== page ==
Why Period Dramas Are So Relevant Today

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How a handful of shows set in the Early Modern Era inform the world we live in today.

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As television has affirmed time and time again, there is a fascination in popular culture with the periods of the 16th and 17th century. Shows like The Tudors, Wolf Hall, and Versailles demonstrate the opulence and political intrigue of these two centuries in European politics; this raises the question as to why these periods in world history and – perhaps more importantly – why now. While audiences might gravitate towards these shows for their elaborate costumes and displays of historical grandeur, there are many political issues that make these shows the perfect parallel for the current state of world politics.

The first is the element of globalization. Whether the show exists in the early 1500s, the early 1700s, or any period in between, there are themes of globalization and modernity that seem just as applicable in contemporary times. You can read a quick summary on the University of Pennsylvania website as to the effect that these centuries had on tensions between countries and international trade, but the general theme is that nations like France and England could no longer view themselves only in an isolationist manner. Trade with Asia and the Americas played an important role in their own development as global powers, and as such, their fates were inherently linked to the successes and failures of other nations.

This comes at a time when America is increasingly steeped in an isolationist agenda. There is a large population of our country that believes that the United States should take a step back from world conflict – especially regarding wars and trade agreements with other nations – and there is no better corollary for this than the original period of globalization in world history. How the first tenuous connections were formed between Europe and Asian countries – centered on either trade, exploration, or military conflict – can offer us a look at the development of globalization around the world, even if the situations themselves are largely fictionalized. It is a history for those who may not seek out long texts on world events.

There is also the element of internal political intrigue that drives the nation. Anyone who has read Wolf Hall is familiar with the political and religious conflict that existed at the heart of the English empire; the Washington Post, for example, refers to subject Thomas Cromwell as a “ruthless Machiavellian,” a man who will stop at nothing to amass political power through the means of manipulation and political subterfuge. This is further explored in a show like Versailles, which tackles a time in history where King Louis XIV quite literally moved the key stakeholders of France to his private estate to ensure that his friends were close but his enemies were even closer. Royalty in France would fall with Marie Antoinette and the French Revolution, but the political machinations of the elite pointed to a period where intelligence and manipulation were increasingly more important than the strength of your surname.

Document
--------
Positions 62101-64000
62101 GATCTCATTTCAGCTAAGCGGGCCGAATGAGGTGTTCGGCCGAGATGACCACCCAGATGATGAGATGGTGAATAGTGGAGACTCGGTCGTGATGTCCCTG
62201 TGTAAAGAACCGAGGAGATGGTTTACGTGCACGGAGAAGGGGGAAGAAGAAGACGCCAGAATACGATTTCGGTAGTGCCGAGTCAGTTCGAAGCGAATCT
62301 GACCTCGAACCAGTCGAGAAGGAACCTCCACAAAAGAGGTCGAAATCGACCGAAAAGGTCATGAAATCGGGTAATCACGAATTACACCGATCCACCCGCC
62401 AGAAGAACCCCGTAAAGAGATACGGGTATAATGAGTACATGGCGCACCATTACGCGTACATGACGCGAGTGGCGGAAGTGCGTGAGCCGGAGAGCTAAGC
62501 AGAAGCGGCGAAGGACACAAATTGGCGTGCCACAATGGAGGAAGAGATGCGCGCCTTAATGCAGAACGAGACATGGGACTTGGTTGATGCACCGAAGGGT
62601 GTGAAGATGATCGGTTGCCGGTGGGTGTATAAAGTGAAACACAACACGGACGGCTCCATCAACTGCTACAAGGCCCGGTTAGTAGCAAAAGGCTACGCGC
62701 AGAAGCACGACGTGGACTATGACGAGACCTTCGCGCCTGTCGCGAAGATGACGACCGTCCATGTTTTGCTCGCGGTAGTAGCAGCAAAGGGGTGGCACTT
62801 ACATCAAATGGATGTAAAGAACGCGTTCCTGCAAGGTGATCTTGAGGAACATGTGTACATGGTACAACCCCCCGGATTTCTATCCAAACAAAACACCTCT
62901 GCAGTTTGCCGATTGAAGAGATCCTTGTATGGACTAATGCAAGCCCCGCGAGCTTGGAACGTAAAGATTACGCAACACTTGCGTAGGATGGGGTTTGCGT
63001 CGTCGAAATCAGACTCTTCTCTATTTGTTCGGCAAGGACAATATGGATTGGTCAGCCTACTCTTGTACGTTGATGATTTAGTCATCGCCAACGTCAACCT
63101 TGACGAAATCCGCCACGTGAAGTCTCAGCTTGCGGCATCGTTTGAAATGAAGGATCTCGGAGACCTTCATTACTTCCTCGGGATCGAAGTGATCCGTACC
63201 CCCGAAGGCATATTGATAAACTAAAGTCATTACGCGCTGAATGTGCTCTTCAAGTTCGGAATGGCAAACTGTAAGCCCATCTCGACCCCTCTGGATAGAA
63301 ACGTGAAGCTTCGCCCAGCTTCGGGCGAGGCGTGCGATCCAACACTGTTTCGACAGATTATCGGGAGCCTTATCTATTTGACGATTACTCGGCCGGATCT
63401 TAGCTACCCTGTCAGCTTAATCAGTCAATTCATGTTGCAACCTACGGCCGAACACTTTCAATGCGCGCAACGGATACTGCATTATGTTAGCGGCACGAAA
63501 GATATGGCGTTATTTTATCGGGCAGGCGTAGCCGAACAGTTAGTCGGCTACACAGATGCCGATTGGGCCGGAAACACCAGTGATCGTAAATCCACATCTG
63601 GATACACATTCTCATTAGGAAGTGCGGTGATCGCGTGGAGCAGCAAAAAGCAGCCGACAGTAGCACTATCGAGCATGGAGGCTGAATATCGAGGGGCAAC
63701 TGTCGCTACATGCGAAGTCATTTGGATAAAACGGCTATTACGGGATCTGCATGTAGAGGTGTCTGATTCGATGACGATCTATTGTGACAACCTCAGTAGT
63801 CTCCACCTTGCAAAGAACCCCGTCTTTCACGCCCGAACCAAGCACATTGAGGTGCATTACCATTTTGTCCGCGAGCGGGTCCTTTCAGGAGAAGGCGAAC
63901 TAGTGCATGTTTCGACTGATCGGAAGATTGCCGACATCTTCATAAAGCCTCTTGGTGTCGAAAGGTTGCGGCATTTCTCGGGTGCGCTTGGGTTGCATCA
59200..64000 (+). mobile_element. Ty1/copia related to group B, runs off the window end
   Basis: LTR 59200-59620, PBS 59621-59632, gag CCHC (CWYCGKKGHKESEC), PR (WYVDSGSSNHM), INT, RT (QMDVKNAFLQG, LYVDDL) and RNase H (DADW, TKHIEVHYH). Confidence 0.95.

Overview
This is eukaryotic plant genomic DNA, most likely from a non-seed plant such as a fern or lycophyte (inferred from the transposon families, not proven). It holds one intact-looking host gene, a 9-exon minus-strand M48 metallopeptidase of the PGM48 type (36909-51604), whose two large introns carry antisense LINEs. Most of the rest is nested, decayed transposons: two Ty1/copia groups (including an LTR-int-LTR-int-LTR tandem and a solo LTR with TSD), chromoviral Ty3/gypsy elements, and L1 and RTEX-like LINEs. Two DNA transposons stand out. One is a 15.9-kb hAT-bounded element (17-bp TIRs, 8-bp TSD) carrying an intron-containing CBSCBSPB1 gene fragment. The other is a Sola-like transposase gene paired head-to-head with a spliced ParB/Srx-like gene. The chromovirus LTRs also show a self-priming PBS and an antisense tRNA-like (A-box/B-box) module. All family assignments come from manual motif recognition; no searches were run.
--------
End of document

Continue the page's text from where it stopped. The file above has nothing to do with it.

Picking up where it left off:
Much like this, modern political conflicts are stepped in the concept of political lineage and the ability of outsiders to bend the political courts to their will. More importantly, there is also the increasing conflict between church and state. Where some voters believe that these two institutions should remain separate, there are those who believe that government should be subservient to organized religion – or, at the very least, that religious influence is a weapon to be wielded by those in a position of political power. Again, these conflicts set the stage for a long-form narrative that both harkens back to Europe’s roots as continent ruled by aristocracy and religion in equal amounts, and helps shed some light on the duality of religious and political belief systems today.

In the end, there will always be a desire for shows about celebrity, and the former systems of aristocracy offer some of the best jumping off points for people looking to explore the difference between the haves and the have-nots. While these shows may vary in their focus and nations of origin, they do all highlight a period of immense change for world politics. At worst, they give us beautiful locations and glamorous people doing their best to thwart the schemes of their opponents. At best? They bring into the light the origins of many of the problems facing our worlds today.

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Matthew is a feature writer for Film School Rejects and a freelance film critic at the Austin Chronicle. His writing can be found at /Film, RogerEbert.com, Playboy, and more.